Date of Degree
PhD (Doctor of Philosophy)
Davidson, Beverly L.
First Committee Member
Second Committee Member
Third Committee Member
Fourth Committee Member
Genetic dissection of loci important in the control of neurogenesis has improved our understanding of both the evolutionarily conserved and divergent processes in neurodevelopment. These loci include not only protein coding genes [1, 2], but also noncoding RNAs [3-5]. One important family of non-coding RNAs is miRNAs, which control gene expression fundamental in developmental regulation and mature cell maintenance [3, 5-9].
Here, we will first focus our efforts by surveying miRNA regulation in the developing brain. We hypothesize a strong regulatory role of miRNAs during proliferation, cell death, migration and differentiation in the developing mammalian forebrain that has yet to be adequately described in the literature. Second, we will assess miRNA's role in the evolutionary divergence of brain-related gene expression. We hypothesize that a human specific single nucleotide change(s) in the miRNA recognition element of transcription factors 3' untranslated regions contributes to species-specific differences in transcription factor expression and ultimately alters regulatory function.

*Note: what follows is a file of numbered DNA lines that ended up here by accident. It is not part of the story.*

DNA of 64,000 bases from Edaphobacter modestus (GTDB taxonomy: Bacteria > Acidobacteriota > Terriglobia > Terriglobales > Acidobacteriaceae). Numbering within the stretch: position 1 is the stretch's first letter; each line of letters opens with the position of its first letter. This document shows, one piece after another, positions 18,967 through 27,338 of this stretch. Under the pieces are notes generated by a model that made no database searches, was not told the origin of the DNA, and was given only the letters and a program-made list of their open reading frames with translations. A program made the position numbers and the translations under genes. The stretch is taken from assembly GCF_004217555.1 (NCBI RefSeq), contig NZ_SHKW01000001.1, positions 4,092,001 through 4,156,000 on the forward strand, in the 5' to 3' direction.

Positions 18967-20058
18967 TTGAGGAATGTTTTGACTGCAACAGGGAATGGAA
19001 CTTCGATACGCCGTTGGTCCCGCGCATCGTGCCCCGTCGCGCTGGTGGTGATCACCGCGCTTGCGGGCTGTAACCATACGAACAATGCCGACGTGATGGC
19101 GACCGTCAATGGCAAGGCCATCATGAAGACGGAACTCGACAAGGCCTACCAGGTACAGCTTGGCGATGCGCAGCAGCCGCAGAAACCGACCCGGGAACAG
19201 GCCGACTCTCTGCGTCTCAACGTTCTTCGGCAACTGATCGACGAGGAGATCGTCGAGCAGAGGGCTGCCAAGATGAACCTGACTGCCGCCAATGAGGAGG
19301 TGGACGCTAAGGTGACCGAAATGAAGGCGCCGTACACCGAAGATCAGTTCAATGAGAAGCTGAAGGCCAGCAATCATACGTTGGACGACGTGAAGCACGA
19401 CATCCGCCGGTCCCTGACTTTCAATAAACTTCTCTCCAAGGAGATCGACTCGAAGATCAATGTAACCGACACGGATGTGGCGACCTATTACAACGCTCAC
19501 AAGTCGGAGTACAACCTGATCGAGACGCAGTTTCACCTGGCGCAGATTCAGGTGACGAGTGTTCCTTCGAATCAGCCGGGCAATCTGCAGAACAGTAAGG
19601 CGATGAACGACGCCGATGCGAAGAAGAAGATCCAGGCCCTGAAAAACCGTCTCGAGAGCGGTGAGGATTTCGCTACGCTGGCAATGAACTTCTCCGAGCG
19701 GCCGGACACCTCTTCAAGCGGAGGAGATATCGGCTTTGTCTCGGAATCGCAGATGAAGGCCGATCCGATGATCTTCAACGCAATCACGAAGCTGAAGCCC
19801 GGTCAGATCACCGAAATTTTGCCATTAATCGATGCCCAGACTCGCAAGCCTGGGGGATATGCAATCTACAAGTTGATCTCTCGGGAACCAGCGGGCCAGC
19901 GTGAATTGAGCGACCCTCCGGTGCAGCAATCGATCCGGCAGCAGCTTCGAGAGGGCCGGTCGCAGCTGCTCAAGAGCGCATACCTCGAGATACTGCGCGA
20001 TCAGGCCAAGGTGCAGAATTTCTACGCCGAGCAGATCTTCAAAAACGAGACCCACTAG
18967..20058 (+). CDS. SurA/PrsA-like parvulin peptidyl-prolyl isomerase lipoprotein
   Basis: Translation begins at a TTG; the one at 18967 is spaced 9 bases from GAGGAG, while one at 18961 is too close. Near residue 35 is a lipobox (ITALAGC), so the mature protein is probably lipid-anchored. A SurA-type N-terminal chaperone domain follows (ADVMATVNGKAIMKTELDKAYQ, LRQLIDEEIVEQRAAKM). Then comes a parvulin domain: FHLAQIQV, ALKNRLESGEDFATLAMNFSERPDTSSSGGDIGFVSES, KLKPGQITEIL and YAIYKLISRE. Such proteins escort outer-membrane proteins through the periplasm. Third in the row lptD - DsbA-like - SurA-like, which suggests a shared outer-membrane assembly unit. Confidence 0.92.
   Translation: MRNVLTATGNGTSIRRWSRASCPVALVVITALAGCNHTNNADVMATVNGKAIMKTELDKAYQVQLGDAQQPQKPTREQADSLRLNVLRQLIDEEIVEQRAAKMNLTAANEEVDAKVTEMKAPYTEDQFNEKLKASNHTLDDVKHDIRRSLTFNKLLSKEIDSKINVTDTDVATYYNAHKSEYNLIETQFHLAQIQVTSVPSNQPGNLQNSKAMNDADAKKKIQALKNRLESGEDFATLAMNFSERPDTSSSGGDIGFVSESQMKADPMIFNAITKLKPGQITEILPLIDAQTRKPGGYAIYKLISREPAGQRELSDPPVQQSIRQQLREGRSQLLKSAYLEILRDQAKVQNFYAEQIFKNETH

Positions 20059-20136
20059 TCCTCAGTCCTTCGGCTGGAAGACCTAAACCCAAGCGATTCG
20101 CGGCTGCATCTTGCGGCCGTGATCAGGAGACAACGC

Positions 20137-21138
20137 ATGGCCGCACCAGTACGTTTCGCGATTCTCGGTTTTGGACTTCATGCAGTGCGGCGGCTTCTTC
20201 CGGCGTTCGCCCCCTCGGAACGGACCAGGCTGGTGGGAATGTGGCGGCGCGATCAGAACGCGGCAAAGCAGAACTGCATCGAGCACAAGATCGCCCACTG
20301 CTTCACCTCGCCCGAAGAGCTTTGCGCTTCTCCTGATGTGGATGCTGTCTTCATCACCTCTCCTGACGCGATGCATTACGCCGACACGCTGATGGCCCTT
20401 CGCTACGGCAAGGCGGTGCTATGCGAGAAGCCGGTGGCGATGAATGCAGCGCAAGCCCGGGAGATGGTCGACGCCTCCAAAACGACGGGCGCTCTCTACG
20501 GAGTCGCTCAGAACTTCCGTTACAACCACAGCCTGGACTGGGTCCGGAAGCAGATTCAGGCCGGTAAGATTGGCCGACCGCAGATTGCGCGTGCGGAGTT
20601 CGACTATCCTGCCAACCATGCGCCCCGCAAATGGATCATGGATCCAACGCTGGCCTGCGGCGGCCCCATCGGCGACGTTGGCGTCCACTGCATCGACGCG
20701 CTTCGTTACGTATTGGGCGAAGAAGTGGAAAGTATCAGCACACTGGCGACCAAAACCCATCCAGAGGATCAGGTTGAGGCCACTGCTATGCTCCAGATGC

evolution, microRNA, neurogenesis, transcription factor
xii, 106 pages
Includes bibliographical references (pages 90-106).
Copyright 2013 Hayley Sarah McLoughlin
McLoughlin, Hayley Sarah. "Microrna regulation of central nervous system development and their species-specific role in evolution." PhD (Doctor of Philosophy) thesis, University of Iowa, 2013.